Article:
I've been reluctant to comment on the arrival of a ship full of Tamil migrants to Canada for a few reasons. Often people expect me to have strong pro-Tamil views, as both my parents are Tamils from Sri Lanka. However, since I was raised in Canada, I actually relate more to being Canadian than being Tamil. And after claiming the body of Christ as my heritage, I try not to have a preference for one ethnic group over another, simply because that's the group my family comes from.
That being said, I do think that the arrival of this ship is a test of Canadian hospitality. Canadian Tamils have flocked to B.C. to provide translation services, food, and financial support for the hundreds of men, women, and children who disembarked the ship. They've shown the embracing spirit that other Canadians claim to value. But for all the talk Canadians put out about equality, the strongly racist standoffishness generated by Canadian media about the arrivals has shocked me.
I don't care if these arrivals are from Sri Lanka or Sudan, nobody brings children through cramped quarters halfway across the world escaping a civil war, on a joyride. Can you imagine how hard it must have been for those parents? One kid starts a temper tantrum, and the whole ship has to listen to it. Another kid throws up, and soon half the cabin is retching. It's not easy. It's not like they just hopped on board on a whim. Sri Lanka's war has been marked with atrocities on both sides; mass murders and child soldiers have been vying with media repression and racist tensions for making it a bad place to live. I'm not saying that accepting them all in without any concerns whatsoever is a good idea - but I'm saying that we should be accepting them in even with the knowledge that it may be difficult for us. Hospitality isn't about minimizing inconvenience - it's about reaching out in love to fellow human beings regardless of ethnicity.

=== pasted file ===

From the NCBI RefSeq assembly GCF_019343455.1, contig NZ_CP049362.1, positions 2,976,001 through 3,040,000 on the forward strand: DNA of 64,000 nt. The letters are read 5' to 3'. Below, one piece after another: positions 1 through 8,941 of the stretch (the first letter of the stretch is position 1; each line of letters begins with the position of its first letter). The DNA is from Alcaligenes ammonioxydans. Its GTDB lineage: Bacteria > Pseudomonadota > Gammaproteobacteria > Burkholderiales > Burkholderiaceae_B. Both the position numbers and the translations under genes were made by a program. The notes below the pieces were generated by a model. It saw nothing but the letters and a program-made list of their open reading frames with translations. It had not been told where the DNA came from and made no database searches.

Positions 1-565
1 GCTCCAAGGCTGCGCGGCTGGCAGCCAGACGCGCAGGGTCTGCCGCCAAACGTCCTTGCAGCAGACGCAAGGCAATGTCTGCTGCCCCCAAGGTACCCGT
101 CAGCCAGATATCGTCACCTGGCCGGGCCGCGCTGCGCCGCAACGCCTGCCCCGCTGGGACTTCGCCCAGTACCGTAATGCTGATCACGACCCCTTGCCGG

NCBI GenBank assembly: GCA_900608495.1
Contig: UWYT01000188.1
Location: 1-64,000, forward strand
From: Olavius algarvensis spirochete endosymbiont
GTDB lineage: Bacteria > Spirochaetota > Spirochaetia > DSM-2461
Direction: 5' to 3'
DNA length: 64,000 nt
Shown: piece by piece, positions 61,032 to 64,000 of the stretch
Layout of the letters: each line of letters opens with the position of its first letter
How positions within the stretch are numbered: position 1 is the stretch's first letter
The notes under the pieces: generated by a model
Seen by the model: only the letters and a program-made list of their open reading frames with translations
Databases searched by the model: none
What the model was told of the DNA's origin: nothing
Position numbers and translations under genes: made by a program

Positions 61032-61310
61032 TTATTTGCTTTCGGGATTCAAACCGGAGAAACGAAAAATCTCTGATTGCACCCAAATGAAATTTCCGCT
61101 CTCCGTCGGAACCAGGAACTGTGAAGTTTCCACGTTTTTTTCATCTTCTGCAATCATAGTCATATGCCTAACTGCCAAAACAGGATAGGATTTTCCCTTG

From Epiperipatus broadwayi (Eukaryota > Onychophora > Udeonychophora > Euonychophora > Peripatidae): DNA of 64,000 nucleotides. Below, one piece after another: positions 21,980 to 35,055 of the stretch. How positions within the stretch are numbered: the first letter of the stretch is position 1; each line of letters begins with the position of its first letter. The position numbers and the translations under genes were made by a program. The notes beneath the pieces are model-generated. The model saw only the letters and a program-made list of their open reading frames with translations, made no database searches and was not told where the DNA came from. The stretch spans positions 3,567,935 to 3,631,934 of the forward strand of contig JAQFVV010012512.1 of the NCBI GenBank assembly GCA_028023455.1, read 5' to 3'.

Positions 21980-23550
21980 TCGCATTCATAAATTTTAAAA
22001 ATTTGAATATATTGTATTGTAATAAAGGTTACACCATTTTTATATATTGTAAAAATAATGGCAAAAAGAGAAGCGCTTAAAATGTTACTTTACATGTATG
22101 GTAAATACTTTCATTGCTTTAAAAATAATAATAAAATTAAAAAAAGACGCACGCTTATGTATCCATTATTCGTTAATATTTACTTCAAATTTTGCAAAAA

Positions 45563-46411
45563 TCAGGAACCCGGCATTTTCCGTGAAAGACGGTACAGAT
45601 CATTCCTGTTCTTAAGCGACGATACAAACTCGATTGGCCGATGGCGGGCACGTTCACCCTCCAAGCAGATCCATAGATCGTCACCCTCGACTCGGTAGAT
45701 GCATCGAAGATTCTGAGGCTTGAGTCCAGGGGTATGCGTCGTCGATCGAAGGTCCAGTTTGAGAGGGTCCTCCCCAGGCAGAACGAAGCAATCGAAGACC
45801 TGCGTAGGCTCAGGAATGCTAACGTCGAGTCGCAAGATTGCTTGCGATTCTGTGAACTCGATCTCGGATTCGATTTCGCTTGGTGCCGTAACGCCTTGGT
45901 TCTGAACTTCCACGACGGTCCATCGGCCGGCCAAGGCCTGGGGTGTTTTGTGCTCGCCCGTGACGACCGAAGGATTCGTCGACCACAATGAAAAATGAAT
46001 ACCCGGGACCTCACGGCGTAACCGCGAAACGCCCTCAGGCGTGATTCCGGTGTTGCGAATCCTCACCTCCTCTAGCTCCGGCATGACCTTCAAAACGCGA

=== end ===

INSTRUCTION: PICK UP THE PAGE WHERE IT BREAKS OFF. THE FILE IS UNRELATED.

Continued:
So I am speaking up - not because my family is Tamil, but because I am Christian. Canadian media should be ashamed of itself for propagating fears about terrorism - that's so yesterday. We are no longer living in a culture of fear, and trying to stir it up again will not work. As a Canadian citizen, I refuse to be part of it. Instead, I commend those who have worked tirelessly to care for the new arrivals - the volunteers, health care workers, social workers, police, and lawyers who are choosing to provide care to these fellow human beings in need. Theirs are the stories that should be splayed across the headlines.